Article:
5. Is there mutual accountability?
Just because you are volunteering doesn’t mean there isn’t room for constructive, respectful criticism. It’s fair to expect that there will be change or reconciliation based on your critique. It’s also a two way street. You should be able help the group you are working with stay true to their mission, and they should help you stay true to yours. You can ask what kind of assessment they do for volunteers and for the organization each year.
6. Are diverse voices included and centered?
Striving for diversity and inclusion will aid almost any situation. This is particularly true when a group seeks to serve a historically marginalized community. If that community isn’t represented at the highest levels from the very beginning, then it raises red flags about that group’s capacity to serve their intended community, because they wouldn’t have gotten the input they needed along the way. Ideally, this will become apparent as you are observing and meeting others who are involved. If it’s not clear, ask if you can talk to a person that represents that community.
7. Does your capabilities match their expectations, and vice versa?
This is the flip side of evaluating whether your personal resources are being used well. Now, you seek to answer the question, “Are the limitations of volunteers being respected?” If you have limitations, the group you are working with should try to make reasonable accommodations (to borrow ADA language).
Exercise 5. Create a list of all the reasonable things you don’t think you could manage in a volunteer relationship. If you think any of them apply to this situation, then be sure to talk with someone before you commit.
8. Will you get what you need in return?
You can want things for yourself while also wanting things for the people you are serving. The two aren’t mutually exclusive. Usually you’ll want to build relationships, but sometimes you may want to build professional skills. There are lots of valid things you might want from the experience.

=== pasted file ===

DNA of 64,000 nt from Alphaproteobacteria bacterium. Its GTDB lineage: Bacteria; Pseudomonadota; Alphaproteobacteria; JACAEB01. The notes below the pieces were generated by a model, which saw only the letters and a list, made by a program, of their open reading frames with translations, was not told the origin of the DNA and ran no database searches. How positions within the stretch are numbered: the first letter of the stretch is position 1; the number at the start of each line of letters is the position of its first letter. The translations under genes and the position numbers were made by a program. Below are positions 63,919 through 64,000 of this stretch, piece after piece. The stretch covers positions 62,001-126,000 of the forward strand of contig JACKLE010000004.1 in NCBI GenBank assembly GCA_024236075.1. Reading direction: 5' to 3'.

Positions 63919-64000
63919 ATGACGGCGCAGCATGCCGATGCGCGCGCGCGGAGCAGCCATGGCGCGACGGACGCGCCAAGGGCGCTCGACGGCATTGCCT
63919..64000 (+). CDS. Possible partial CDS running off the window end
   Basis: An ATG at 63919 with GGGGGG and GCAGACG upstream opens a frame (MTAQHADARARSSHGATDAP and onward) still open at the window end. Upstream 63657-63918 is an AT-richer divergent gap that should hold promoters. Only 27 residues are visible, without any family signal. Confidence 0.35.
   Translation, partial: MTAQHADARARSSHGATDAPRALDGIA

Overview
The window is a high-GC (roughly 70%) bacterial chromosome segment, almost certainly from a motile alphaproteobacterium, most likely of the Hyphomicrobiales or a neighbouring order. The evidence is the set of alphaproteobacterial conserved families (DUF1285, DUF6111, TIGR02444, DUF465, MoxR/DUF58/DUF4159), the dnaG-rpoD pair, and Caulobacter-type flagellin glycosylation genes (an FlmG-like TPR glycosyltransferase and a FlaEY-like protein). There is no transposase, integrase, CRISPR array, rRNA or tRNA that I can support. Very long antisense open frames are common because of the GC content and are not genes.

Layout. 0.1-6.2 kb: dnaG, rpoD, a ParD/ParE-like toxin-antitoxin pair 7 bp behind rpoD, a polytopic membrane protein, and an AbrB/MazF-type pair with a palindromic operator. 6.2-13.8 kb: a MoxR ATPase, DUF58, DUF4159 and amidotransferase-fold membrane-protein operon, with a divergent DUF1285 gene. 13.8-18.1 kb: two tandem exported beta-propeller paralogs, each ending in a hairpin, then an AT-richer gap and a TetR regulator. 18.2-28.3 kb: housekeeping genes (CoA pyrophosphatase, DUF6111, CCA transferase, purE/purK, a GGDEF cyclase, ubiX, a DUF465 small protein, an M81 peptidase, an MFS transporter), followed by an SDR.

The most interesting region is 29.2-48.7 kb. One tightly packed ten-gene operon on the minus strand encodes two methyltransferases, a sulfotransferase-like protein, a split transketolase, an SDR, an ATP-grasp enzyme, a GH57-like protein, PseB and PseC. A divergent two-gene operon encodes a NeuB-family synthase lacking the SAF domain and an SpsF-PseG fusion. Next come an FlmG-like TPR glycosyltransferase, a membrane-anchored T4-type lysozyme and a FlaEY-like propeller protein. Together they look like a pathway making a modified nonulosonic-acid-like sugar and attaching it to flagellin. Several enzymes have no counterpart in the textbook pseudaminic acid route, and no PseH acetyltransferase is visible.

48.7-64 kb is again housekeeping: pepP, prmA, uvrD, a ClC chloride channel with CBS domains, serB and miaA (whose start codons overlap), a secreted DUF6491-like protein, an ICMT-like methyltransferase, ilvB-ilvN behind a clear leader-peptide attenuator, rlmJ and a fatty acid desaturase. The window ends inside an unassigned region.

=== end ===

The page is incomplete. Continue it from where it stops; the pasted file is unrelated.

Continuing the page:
Exercise 6. If you did step 5 from your Volunteer Dating Profile then you’ll already have a list of what you want to get out of this volunteer experience. Try to match them up and see if your key items will be possible.
One of the key benefits we think Helpspring will provide is a way for volunteers to build relationships that will flourish through shared action with like-minded people.
9. Will you be safe?
We all have different tolerances for safety depending on the circumstances. I once put together a group that was going to do aid work in Haiti. A few months before we were to leave, there was increasing political instability. The work was important, but through a lot of conversations and discernment, we decided to cancel the trip. If the work you would be doing as a volunteer carries some risk, it’s good to know ahead of time how your safety will be ensured. Similar to the section above on transparency, the organization should be willing to disclose any problems that they recently had along with how they have improved the situation. Sometimes, you just get bad vibes. Don’t discount them, because you deserve to feel safe.